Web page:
Water, energy, food, and ecosystem nexus
The combination of the struggle for resources, such as the water-energy-food security nexus, is a source of potential conflict in numerous regions of the world.
The majority of water resources (more than 70%) are used for agriculture, industry, domestic use and for power generation. Many areas need to retain water in their dams and reservoirs to serve the needs of agriculture and to produce electricity.
Other regions, rich in hydrocarbons, need water as part of the energy production process, and this in turn often results in heavy water pollution. All these competing needs for water from the energy and agriculture sectors can create conflicting situations. As a consequence, disputes over trans-boundary water flows, combined with energy, have become more heated in the last years.
Furthermore, climate change will have an increasing impact. Climate change scenarios are expected to have effects on the water availability pattern throughout the year. This is exacerbated by the increasing demand for water due to population and economic growth, higher temperatures and a considerable decrease in precipitation.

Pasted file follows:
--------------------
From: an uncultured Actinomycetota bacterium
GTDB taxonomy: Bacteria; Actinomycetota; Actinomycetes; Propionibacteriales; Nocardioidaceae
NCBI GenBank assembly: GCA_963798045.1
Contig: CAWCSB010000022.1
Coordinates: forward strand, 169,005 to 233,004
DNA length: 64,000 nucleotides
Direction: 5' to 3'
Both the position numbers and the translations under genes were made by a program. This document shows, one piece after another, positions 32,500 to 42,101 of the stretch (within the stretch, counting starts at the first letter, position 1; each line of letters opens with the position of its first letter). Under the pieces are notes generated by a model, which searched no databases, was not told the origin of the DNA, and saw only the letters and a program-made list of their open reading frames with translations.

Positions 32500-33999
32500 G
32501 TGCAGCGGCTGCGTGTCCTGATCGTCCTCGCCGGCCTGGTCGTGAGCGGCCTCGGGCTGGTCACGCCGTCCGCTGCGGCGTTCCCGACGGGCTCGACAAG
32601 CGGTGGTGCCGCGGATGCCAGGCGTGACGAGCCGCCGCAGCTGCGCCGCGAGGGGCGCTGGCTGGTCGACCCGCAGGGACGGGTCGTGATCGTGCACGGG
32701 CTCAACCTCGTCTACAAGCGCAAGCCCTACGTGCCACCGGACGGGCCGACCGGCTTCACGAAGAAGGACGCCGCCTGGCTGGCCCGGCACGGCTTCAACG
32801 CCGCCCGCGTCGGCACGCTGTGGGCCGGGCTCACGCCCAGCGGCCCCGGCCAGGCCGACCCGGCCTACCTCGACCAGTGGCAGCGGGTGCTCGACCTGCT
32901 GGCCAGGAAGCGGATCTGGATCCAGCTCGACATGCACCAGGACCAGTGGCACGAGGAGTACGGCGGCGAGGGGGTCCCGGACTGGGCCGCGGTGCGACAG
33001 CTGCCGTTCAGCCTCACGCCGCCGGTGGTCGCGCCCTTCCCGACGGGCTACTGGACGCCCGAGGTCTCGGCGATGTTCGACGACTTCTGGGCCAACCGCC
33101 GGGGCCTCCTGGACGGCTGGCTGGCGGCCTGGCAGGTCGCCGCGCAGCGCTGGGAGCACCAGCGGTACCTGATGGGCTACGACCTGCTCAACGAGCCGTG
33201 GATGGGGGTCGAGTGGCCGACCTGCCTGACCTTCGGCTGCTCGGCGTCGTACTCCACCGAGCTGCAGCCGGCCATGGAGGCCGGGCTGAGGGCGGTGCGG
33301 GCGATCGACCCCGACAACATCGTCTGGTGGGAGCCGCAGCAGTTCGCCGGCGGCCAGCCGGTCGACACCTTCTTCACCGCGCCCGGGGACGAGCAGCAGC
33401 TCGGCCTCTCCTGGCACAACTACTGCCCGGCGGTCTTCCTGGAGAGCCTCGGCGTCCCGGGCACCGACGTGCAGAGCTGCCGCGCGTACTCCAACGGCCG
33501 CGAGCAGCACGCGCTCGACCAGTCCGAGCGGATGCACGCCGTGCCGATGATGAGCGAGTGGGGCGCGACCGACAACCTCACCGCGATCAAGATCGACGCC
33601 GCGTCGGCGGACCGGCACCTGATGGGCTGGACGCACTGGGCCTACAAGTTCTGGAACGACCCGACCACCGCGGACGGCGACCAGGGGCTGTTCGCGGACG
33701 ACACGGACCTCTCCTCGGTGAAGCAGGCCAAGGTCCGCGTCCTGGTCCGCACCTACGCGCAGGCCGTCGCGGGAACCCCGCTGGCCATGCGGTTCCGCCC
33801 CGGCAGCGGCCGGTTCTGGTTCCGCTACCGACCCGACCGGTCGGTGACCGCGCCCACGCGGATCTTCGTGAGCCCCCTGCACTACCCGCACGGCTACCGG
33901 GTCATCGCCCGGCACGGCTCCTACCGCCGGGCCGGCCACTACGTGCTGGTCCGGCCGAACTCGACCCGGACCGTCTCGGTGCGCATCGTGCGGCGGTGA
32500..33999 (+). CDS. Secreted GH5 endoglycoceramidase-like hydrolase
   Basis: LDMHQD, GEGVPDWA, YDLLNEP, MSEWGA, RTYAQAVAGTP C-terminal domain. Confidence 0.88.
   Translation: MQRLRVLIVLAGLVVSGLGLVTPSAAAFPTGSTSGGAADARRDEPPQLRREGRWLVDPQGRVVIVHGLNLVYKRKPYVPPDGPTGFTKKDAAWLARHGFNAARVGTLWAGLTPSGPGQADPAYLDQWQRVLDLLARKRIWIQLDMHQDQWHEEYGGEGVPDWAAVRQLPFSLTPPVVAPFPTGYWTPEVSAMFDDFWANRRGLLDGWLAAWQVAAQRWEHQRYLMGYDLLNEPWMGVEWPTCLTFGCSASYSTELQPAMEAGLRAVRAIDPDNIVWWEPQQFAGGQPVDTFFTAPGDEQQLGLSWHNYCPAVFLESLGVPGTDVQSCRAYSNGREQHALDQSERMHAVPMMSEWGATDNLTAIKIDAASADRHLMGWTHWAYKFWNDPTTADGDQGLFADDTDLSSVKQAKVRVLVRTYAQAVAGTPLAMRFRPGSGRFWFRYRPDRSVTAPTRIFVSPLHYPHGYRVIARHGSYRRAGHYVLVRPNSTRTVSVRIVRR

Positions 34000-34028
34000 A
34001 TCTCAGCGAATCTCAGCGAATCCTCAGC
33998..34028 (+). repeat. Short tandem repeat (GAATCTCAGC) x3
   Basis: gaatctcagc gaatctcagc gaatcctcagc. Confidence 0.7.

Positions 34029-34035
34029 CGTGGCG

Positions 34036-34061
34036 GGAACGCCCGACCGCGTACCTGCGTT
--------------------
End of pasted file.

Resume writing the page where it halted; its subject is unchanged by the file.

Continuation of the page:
These challenges have to and can be addressed by ensuring a better management of linked resources. One example is to reconcile the competing needs of water for energy and water for agriculture while securing needs for underpinning ecosystems. This needs to be done in an integrated, transboundary and equitable way, and by enhancing cooperation across borders.
The Nexus approach
The Nexus approach highlights the interdependence of water, energy and food security and natural resources – water, soil and land – that underpin that security. Nexus identifies mutually beneficial responses that are based on understanding the synergies of water, energy and agricultural policies. It also provides an informed and transparent framework for determining the proper trade-offs and synergies that maintain the integrity and sustainability of ecosystems.
The Water, Energy and Food Nexus represents a paradigm shift in the international development agenda, from sectoral development interventions to integrated resource use in a green economy.
The Nexus approach uses context-specific solutions based on different levels of interventions to achieve long-term economic, environmental and social goals. Bringing the Nexus debate from the academic sphere into development practice faces significant barriers, including challenges to cross-sectoral collaboration and the complexity and incompatibility of current institutional structures. However, greater recognition of sectoral interdependence can help to overcome these barriers.